Finals week has finally arrived. Seeking escape from the drudgery, I looked for yet another Hanover trail to hike. Not having much time, I settled on Mink Brook, a riverside trail about ten minutes from the Green. With another member of The Review—one of the few who possesses a car and the good sense to be sober at 2pm on a Sunday—I set out hoping to find a moment of peace amid the turmoil of Week Ten. And for ten minutes or so, I found it. The placid river to the right distracts from the odd house or two to the left, and the level trail allows for an easy “hike” while also technically counting as leg day. Yet, all too soon my ignorant bliss was shattered by a cruel imposition of the worst excesses of today’s world. Those who have walked the trail before will know that it is semi-famous for an unusual bridge that spans its namesake brook. It consists of a narrow log supported by metal cables and guarded by wooden rails on each side. While unconventional, it is perfectly safe, certainly safer than the unsupported planks above wide chasms that make up many of the trail’s other bridges. Yet, upon coming into sight of the bridge we saw a curious obstruction in our way. A crude piece of plywood had been nailed across the entrance to the bridge, and a sign reading “closed for safety” had been attached to it. We were confused as to what the problem was, as the bridge itself looked perfectly undamaged except for wooden cross beams screwed into one’s path to prevent use of the bridge. However, never wanting to question the wisdom of Hanover’s bureaucratic brain trust, we instead clambered over slippery rocks a hundred or so feet upstream, clearly a safer option than crossing a bridge. Once across, we made our way to the other side of the bridge to find further clues as to its closure. We saw yet another plywood board nailed across, but, in addition to the safety sign, we found another sign. This one came with a QR code and a paragraph in sixteen-point Arial font. To paraphrase, it read that the bridge had been closed “out of concern for hikers” and that a committee of students and administrators would design a new bridge that is “more reflective of our community.” It took us a minute to even begin to understand the meaning of the offending sign. How could a bridge possibly reflect our community? Is there a substantial portion of hikers who have a phobia of suspension bridges? Still confused, I took the poster for further investigation and made a mental note to fill out the informational survey that the QR code advertised. We walked on for 20 or so minutes, only getting lost once and seeing the most beautiful power lines that Hanover’s forests have to offer. Upon returning to the bridge, we came to the decision that if the goal was safety, crossing a bridge certainly could not be less safe than doing our best not to slip and fall crossing wet rocks, and so we blambered over the plywood board and wooden cross pieces, making it to the other side with only a few splinters. I must confess that at the time I thought the government-sanctioned vandalism of the bridge was simply a moronic attempt to satisfy the complaints of some retired HR coordinator whose inbred Walloonian demi-poodle named Cynthia will not cross running water until the bridge is at least 25 handwiths above the riverbank. Yet, I now realize that it is in fact an artistic statement, a perfect encapsulation of the Hanover community. Destroying a perfectly usable and interesting bridge, refusing to install a replacement and instead forcing hikers to wade through a fast-moving stream, doing nothing whatsoever to repair the rotting plank-bridges that span twenty-foot chasms farther along the trail, and slapping a QR code with a Google survey about artistic bridge preferences is just the kind of performative self-aggrandizing faux-liberalism that the Hanover community is known for. Truly, I applaud whatever 21st-century Warhol came up with a masterpiece that so completely expresses the values of our special little bubble.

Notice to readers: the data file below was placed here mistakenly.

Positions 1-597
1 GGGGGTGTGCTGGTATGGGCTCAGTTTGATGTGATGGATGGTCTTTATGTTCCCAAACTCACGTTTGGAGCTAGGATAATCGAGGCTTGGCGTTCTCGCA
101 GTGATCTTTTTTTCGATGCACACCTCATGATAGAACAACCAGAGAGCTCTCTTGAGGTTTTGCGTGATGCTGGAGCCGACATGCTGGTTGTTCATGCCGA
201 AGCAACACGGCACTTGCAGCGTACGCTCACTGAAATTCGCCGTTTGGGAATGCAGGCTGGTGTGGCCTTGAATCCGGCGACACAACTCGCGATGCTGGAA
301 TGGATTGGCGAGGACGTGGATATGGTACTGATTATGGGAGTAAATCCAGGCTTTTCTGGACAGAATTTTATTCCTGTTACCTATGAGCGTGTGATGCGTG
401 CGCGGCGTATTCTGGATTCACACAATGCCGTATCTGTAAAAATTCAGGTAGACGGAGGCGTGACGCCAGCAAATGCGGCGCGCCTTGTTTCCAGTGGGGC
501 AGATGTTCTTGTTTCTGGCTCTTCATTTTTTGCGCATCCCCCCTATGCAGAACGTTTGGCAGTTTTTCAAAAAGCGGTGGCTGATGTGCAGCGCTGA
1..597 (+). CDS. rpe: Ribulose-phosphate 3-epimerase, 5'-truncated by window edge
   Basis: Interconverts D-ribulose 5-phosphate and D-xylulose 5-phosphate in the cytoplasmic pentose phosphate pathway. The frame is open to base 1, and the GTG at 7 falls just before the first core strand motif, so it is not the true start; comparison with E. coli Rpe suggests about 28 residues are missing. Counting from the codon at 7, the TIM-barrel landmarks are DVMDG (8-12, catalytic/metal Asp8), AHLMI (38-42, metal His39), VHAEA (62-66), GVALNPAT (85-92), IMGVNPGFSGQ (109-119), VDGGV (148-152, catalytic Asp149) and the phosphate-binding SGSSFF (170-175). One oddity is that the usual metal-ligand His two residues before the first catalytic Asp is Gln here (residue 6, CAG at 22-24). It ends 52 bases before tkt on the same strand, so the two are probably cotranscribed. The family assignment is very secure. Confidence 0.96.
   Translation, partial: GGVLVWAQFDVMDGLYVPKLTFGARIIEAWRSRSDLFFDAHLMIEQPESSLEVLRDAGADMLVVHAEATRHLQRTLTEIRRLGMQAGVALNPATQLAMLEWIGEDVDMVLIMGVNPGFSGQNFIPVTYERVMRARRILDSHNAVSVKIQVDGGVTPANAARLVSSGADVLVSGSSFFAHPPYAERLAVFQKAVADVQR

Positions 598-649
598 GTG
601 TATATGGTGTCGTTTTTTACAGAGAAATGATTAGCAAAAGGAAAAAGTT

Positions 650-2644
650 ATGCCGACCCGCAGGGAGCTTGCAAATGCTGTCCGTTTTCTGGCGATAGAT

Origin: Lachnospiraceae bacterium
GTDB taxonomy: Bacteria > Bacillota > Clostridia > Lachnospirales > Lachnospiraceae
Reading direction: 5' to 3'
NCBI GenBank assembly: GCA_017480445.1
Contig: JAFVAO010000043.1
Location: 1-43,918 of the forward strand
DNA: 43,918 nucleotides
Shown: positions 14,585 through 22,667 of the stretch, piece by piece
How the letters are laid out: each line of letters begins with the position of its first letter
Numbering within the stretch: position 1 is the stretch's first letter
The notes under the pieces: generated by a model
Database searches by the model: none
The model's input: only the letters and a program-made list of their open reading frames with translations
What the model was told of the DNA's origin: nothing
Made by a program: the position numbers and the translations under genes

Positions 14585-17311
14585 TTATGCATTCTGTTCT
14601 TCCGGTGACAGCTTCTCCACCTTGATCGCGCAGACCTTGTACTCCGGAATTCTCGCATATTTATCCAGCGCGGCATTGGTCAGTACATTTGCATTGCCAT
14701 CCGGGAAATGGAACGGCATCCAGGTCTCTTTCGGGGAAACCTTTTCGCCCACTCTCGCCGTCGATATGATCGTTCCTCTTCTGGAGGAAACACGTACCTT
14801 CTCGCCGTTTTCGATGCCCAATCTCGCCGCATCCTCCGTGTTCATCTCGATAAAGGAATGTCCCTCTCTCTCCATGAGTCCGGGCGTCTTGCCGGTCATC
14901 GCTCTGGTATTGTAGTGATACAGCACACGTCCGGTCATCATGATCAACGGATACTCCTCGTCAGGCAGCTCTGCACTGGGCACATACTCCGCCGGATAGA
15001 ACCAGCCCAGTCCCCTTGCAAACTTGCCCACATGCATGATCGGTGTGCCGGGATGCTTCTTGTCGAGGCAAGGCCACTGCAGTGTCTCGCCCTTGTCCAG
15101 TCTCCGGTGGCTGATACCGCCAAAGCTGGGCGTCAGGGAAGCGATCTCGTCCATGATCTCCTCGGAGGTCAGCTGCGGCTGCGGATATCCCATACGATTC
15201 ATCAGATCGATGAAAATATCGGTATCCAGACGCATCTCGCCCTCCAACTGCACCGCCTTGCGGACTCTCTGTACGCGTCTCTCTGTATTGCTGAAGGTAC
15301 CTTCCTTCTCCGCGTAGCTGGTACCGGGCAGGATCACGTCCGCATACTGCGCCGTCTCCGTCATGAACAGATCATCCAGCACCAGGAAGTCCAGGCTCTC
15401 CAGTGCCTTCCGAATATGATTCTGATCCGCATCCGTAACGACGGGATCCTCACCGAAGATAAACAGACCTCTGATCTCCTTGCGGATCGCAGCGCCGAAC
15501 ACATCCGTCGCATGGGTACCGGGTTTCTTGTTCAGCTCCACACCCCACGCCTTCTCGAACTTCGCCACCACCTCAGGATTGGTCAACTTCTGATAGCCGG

WRJ pool takes part in ‘World’s Largest Swimming Lesson’

WHITE RIVER JUNCTION, Vt. (WCAX) - Swimmers around the world Thursday took to the pool for the World’s Largest Swimming Lesson, and one White River Junction swim center was part of the fun. It was a fun day at the pool for a group of Upper Valley kids. Thursday...

Business of the Year: Health Care

In the midst of helping patients and communities through COVID-19 surges, Concord Hospital also came to the rescue of LRGHealthcare, acquiring the bankrupt system to ensure residents in the Lakes Region could still access health care locally. Even while putting the deal together, Concord Hospital began filling health care gaps...